FRAMINGHAM (02/02/2000) - The U.S. government yesterday announced plans to relax federal export controls on computers for the second time in the last seven months.
But computer industry officials who are lobbying for greater reform of the technology export-control system said they don't expect to see that happen in the short term.
The changes would raise the system-performance levels at which computer vendors need to get licenses from the U.S. government for sales to customers in so-called Tier 2 and Tier 3 countries. The latter category, for example, includes China, Russia, India and Israel.
Ed Black, chief executive officer of the Computer & Communications Industry Association (CCIA) in Washington, said the changes announced yesterday only provide "a temporary reprieve" from the need to continually loosen export limits as mainstream computing power increases.
"We shouldn't be worrying every six months about raising the (allowable performance) levels so we can sell computers," Black said in an interview today. "It really is an obsolete system as it's now structured."
The CCIA hopes to convince the U.S. government to overhaul the export-control system, but Black said the vendor trade association doesn't expect to make much headway this year because of the upcoming presidential elections and other foreign-policy issues.
"Most people in the industry don't think this year is the one where we want to try (to get big changes approved)," Black said. In fact, the CCIA isn't even putting forward any specific proposals for change at this point, he added.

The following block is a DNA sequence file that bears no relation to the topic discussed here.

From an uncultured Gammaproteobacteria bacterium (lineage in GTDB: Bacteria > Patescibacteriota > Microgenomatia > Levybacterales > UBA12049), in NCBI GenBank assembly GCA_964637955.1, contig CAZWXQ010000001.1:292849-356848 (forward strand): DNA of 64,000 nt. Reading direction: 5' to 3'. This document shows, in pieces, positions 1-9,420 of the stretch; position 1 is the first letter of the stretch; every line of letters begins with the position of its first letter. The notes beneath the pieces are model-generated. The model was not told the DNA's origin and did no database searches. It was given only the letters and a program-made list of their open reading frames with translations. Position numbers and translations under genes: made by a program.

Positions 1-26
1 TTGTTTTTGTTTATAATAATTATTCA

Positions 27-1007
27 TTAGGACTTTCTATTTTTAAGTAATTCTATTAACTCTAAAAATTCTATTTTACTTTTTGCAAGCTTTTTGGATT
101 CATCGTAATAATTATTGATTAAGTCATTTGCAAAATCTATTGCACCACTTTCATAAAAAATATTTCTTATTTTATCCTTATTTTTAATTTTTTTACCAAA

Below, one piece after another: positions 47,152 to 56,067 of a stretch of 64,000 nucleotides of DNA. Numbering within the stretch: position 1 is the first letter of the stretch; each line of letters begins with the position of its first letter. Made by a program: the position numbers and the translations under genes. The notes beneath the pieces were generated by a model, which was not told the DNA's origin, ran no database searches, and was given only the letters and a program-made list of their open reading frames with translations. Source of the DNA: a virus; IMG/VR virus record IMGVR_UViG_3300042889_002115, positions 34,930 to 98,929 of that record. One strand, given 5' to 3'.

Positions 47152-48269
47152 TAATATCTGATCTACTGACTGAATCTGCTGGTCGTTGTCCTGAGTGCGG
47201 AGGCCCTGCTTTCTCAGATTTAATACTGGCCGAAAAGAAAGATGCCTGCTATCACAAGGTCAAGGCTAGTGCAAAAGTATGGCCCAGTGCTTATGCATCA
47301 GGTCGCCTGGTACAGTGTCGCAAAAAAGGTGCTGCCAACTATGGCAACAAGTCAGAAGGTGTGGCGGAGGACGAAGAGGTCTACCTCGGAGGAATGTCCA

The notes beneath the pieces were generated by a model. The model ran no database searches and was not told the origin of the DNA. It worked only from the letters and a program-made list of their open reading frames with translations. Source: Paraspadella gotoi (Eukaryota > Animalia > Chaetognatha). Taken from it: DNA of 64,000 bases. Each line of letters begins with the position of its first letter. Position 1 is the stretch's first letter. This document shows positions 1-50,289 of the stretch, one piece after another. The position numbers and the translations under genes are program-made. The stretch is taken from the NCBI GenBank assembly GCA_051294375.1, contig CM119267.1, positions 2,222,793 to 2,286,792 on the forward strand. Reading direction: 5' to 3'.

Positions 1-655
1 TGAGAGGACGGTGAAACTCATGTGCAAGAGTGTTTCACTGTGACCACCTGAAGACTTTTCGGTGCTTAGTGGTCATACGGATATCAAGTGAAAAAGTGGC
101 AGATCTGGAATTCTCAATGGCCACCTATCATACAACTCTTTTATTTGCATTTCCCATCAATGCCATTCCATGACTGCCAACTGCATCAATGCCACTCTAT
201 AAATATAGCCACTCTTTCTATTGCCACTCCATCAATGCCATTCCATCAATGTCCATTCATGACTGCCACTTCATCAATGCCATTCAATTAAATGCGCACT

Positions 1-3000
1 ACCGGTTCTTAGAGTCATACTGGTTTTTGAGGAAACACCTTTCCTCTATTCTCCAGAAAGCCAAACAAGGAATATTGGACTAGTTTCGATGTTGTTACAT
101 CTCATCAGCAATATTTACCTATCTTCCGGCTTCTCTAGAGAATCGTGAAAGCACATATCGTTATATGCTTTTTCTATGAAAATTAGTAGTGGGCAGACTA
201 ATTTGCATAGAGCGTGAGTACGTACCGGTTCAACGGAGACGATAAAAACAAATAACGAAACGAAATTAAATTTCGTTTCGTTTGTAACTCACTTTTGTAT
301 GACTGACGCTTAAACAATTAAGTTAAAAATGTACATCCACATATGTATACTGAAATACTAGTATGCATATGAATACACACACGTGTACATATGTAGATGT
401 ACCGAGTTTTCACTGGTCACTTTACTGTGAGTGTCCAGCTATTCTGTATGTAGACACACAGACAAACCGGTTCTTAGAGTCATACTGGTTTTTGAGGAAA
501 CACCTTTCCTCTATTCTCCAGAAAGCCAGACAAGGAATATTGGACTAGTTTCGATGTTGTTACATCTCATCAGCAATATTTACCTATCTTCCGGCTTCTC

One change the CCIA would like to see is the relaxation of a requirement that U.S. Congress be given advance notice before export controls can be modified.
Because of that, most of the changes announced yesterday won't take effect for another four to six months.
In a statement, U.S. President Bill Clinton promised another review of the performance levels in April and said he wants Congress to reduce the notification period to one month "so that we can keep up with the rapid pace of technological change."
The Information Technology Industry Council (ITI), another Washington-based trade association, also said this week that further relaxation of computer export controls is one of its top legislative priorities. Dan Hoydysh, director of Unisys Corp.'s Washington office and co-chairman of an ITI committee that monitors export regulations, said the adjustments being made by the government are barely keeping up with the pace at which new technology is introduced.
Outdated export control rules could harm U.S. computer and semiconductor companies that have to compete against foreign vendors unencumbered by such rules, Hoydysh added. "There seems to be a perception that no one in the world can make these products but us," he said. "That's simply not true."
(The IDG News Service contributed to this report.)